I walked about ten steps and called my sister, ready to brag a little about my walking project, and hoping for some moral support. My sister was both amazed and cracked up that I had taken on this personal challenge. If you don’t know me personally, I’m not exactly Sporty Spice. I detest tennis shoes. Sports bras make me claustrophobic. The many years I spent starving myself to weigh less than 120 pounds have come back to haunt me, so my battle of the bulge is more like the battle of a few bulges I’d rather not talk about.

So imagine my surprise when 55 minutes after calling my sister, I found my reflection in the elevator of my downtown office building, pink-faced and smiling. I won’t lie; some of it was challenging. First of all, I had an extra 25 pounds of crap on my back. Also, some of the hills in downtown Austin were a bit daunting. But the stroll through the University of Texas campus was lovely. Not once did I experience road rage. I saved myself the irritating exercise of navigating my impossible office parking garage — a parking garage designed by an engineer who clearly hated cars and their drivers. I felt fantastic the entire day. My coworkers were like my sister, impressed and amused all at the same time.

By Wednesday, I was eager to walk again. I worked out the logistics with my husband so I could walk home. Walking home was a bit less exciting than my first day, where my sister stayed on the phone the entire time to help me count down the blocks and keep me motivated. Yet, as the sky grew dark and I walked through the UT campus, I thought about what I’m normally doing on the short drive home. Cursing at the Ford F150 driver in front of me. Rolling my eyes at the endless stoplights. And even though about halfway through the walk home, my back ached and I felt a little tired, I thought about those restaurant workers, trekking 15 miles to help their boss save his restaurant, and realized that my little walk was only a fifth of that journey.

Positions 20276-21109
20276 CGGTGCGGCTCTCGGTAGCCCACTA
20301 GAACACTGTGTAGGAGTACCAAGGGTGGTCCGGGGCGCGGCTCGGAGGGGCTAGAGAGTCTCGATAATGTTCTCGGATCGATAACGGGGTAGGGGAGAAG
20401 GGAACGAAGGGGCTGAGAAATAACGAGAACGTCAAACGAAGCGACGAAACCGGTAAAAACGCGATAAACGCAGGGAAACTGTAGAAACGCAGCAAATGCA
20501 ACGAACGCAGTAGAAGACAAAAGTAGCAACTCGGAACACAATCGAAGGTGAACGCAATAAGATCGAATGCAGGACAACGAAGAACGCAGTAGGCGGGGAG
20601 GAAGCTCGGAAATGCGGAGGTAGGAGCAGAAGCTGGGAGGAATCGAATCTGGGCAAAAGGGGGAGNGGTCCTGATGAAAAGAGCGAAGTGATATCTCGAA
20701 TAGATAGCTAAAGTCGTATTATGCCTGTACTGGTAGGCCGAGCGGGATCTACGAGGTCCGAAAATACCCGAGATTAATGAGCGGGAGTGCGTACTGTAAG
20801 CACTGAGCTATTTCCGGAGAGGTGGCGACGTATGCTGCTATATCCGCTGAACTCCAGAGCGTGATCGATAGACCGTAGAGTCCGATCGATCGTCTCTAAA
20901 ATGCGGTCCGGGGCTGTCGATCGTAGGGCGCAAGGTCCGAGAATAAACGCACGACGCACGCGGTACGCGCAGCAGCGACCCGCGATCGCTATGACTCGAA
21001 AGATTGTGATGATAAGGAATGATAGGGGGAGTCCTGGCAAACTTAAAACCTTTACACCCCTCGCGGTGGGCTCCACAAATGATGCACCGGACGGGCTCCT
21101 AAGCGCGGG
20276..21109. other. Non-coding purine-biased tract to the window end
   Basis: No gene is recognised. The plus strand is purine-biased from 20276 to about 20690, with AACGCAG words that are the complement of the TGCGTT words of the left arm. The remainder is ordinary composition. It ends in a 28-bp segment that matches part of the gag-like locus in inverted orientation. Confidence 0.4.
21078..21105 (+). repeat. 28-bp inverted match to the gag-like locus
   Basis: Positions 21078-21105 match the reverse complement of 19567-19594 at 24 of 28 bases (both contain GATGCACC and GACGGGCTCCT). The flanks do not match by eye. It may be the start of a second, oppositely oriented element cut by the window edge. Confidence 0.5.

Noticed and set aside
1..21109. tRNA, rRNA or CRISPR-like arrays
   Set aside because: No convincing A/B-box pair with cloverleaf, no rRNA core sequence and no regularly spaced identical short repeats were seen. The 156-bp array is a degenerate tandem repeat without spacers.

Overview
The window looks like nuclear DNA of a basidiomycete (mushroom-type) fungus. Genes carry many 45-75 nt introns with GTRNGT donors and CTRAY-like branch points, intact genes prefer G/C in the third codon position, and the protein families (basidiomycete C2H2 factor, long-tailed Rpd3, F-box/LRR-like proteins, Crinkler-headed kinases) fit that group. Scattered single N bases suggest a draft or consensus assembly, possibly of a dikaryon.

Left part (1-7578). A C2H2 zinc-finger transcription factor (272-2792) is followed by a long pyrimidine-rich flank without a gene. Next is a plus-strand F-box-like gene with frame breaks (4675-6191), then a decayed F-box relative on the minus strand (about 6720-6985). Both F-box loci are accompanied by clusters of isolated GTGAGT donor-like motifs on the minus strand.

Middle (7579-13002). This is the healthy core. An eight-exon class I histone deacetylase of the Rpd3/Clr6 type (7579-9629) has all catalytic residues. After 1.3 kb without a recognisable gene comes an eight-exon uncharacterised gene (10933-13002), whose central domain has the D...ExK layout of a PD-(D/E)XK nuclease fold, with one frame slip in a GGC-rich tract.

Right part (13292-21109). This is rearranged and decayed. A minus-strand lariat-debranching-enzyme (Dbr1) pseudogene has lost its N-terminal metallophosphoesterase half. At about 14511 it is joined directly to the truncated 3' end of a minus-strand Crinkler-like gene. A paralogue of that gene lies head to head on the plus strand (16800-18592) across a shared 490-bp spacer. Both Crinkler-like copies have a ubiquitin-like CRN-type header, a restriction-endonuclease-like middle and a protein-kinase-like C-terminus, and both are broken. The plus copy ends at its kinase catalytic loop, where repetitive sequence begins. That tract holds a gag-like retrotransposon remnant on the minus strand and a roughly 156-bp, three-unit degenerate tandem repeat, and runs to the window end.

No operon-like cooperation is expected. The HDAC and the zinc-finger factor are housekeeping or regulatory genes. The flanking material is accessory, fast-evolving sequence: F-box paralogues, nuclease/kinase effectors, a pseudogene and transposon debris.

Thursday, one of my cute coworkers, a runner in her 20’s, showed up to work with a backpack, and announced she was going to walk home.

“You inspired me!” she said cheerfully. “It took me an hour to drive home in traffic the other night, and I starting thinking that I could get home just as fast if I walked, and I would enjoy doing it.”

Imagine me, a lazy 40-year old woman, inspiring already-healthy people to consider commuting on foot. Crazy! Yet, when Friday morning rolled around, I walked to work again. By the end of the week, I’d walked 9 miles.

I’m sure that you’re expecting me to tie this story back to a grand philanthropic effort to walk to help the hurricane victims. I can’t say that’s the case, but maybe I’m on to something here. What if every now and then, we walked somewhere in a reasonable distance, sacked away the gas money we saved, and sent it to the charity of our choice?

It may not be for you, and I totally get that. You’re probably a motivated individual who actually exercises regularly, and that’s fantastic. But for those of us who struggle to find motivation, this idea of walking for transportation is really quite rewarding. On top of the obvious benefits – saving gas, reducing stress, helping prevent heart disease – when I ended the week with nearly 9 miles under my belt, something truly miraculous happened. The cute pink dress that hung in my closet that caused an unfortunate sausage effect when I tried it on last weekend? I tried it again last night, and it slipped on effortlessly.

And that, friends, is reason enough for me to squeeze into a sports bra and keep on walking.